Indie Corner: Flinthook

“In a galaxy filled with scoundrels and miscreants, everyone seeks treasure and riches! But when a malevolent treasure hunter hatches a sinister plan to unleash an ancient evil to threaten the cosmos itself, Flinthook, the galaxy’s smallest but toughest pirate zips into action!” – Flinthook.com

Flinthook, a ghostly space pirate, bastard child of Captain Flint (the parrot of Long John Silver in Treasure Island) and Simon Belmont (Castlevania). Armed with a Blasma Blaster and his trusty Grappling Hook, he will raid unsuspecting space pirate vessels, in search of fabled treasure and unimaginable wonders.

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“Flinthook” is a fast-paced platformer developed by Tribute, a rather young gaming company that has been perfecting the 8-bit platform genre ever since its conception in 2011. There is not much else to be said besides: this is a fun little gem. Treasure it, hide it away, protect it from pirates who are lusting for your booty!

Story-wise, you are actually a little ghostly swashbuckler called Flinthook. In your little space ship, you ambush space pirate vessels (think Starfox), which you enter by shooting a gigantic hook into their hulls. In search of treasure and riches, Flinthook stumbles on a rival treasure hunter who seems to want to do more than simply collect riches. An ancient evil lurks in deep space, and Flinthook needs to find out how to stop the galaxy from… blowing up? The story itself is rather minimal, but there are plenty of references to classic pirate stories such as Treasure Island and the swashbuckler films starring Errol Flynn, all marinated in a delicious space sauce.

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The gameplay mechanics can best be described as a fresh take on the original Castlevania games: each level (in the form of spaceships) needs to be conquered by moving from one room to the next. Moving around these levels, which works very fluently, and avoiding many obstacles and enemies, is done by either running, jumping, or using a grappling hook. Besides Flinthook’s agility, he can also rely on a blasma blaster (no typo) and bombs. When he really gets into a pickle (and trust me, he will), the Chrono-belt will ‘keep his pants up and slow time down’. Onwards and upwards, me laddies!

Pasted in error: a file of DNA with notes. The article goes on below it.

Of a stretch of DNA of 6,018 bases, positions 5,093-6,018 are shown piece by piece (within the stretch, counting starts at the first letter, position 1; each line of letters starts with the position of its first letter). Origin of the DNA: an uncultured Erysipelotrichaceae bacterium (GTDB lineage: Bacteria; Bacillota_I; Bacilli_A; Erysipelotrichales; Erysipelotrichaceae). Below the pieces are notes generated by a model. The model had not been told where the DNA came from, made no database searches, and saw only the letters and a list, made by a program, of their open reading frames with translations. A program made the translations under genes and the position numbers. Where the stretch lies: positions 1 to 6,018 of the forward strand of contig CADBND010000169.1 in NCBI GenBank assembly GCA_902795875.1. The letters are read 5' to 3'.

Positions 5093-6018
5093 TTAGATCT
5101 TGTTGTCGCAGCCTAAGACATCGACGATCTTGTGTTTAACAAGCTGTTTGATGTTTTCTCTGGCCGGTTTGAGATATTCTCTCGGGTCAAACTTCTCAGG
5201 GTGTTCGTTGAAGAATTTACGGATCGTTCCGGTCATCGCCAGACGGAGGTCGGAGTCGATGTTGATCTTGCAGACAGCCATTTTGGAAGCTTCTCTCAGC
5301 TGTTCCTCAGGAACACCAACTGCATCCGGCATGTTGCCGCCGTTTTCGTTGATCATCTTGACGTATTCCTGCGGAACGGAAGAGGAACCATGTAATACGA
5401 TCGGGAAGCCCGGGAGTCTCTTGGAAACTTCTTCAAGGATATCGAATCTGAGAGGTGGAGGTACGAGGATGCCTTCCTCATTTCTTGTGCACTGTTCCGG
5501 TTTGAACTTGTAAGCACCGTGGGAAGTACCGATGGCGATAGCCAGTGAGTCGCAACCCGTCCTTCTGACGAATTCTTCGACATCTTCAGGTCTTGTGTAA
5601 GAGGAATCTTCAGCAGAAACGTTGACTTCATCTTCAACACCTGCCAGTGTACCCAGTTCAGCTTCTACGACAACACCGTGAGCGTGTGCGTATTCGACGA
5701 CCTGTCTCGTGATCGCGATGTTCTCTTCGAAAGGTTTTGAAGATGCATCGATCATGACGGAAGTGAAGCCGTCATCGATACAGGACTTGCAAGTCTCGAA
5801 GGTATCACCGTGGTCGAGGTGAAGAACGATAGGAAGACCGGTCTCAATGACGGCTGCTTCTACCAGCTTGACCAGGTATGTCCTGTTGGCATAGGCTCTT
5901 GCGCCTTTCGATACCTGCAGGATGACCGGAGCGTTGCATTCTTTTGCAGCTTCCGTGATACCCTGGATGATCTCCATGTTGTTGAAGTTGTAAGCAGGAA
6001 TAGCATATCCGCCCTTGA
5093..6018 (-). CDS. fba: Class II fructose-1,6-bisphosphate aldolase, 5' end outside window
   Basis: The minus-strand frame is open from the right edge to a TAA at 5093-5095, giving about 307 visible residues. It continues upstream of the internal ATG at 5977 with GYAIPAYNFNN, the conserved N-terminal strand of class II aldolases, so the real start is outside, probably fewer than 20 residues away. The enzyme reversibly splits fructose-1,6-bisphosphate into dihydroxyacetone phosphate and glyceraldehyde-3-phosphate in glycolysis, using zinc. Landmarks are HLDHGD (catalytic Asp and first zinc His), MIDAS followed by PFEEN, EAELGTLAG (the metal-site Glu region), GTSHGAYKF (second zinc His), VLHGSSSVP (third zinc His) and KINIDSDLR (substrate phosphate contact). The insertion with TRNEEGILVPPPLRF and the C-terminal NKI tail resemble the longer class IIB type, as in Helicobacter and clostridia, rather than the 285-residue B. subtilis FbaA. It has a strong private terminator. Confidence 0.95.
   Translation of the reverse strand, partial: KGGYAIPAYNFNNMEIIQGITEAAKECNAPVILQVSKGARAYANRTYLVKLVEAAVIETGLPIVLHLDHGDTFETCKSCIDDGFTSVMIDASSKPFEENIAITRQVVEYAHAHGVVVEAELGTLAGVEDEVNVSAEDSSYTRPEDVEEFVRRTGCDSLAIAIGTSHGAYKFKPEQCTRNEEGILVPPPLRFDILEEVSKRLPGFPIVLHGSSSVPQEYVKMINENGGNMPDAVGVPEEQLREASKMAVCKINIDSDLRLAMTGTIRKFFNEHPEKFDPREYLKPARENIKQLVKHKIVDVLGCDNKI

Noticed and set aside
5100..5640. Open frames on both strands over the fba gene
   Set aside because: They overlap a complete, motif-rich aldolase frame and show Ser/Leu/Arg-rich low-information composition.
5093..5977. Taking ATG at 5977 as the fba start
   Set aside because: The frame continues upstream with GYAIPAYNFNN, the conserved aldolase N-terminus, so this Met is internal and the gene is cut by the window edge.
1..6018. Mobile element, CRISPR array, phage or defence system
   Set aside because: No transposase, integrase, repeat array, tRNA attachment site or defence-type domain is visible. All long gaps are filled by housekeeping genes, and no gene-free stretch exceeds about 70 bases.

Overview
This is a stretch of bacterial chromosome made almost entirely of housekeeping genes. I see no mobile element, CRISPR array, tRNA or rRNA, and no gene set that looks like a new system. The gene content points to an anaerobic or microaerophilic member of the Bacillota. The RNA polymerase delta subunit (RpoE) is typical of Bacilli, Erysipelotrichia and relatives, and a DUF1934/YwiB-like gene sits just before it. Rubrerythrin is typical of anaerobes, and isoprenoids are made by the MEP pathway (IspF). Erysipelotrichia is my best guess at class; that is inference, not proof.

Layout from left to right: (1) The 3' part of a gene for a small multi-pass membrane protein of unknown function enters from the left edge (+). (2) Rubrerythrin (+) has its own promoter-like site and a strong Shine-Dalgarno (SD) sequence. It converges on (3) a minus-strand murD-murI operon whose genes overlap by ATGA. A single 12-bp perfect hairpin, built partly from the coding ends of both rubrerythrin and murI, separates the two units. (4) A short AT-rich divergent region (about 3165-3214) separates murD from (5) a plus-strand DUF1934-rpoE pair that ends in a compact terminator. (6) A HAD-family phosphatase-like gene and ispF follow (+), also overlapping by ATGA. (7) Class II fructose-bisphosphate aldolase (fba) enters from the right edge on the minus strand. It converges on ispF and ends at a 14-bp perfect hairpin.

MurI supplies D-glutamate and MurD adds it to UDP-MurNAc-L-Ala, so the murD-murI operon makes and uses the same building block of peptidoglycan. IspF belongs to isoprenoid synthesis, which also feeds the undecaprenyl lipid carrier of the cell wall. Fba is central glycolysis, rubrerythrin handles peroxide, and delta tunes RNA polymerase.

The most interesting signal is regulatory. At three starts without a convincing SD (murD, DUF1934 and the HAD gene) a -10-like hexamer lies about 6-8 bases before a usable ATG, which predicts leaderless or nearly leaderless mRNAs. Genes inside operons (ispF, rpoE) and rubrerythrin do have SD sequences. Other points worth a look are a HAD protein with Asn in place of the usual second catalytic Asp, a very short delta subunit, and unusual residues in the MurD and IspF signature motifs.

By the way, have I mentioned how cute the design of the protagonist is? Someone crochet our little hero into a doll and send me one! I want to go on adventures with him. Additionally, the general design of the game is simply delightful, and rather original too! To top it off, the soundtrack is very catchy, and it’s a genuine pleasure to simply listen to the various bits and bobs in every level.

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Is there more to add to this game? Well, I could tell you more about the perks system, which enables you to choose which ‘extra skills’ you can take on for every ‘mission’, or the black market dealer, who can boost your skills permanently for a not-that-modest fee. I could also inform you of the challenges runs, which encourage you to accomplish a variety of goals, the option to play the game on a harder difficulty (only for veterans), or even an infinity mode, which only stops when either your eyes pop out of your sockets or you fall asleep in front of your computer. I could, obviously, but I’m afraid I have to admit that I have become quite addicted to the game.

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I bid you adieu with this simple message: Flinthook is a real gem among the general muck that is the platformer world. Game design, artwork, mechanics, soundtrack, all of the elements fit nicely together and have been taken care of in the most gentle of ways. It is a game that will keep you amused for quite a while, before you hesitantly put it down, only to welcome it back in your heart when you rediscover it later.

Score 4.5 of 5:



I mainly play PC games, with the occasional 'older treasure' on my PSX (Final Fantasy VIII, IX!!!). My focus is on games that rely heavily on (visual) story-telling and plot-driven gameplay, though I also play turn-based strategy games, and point-and-click games.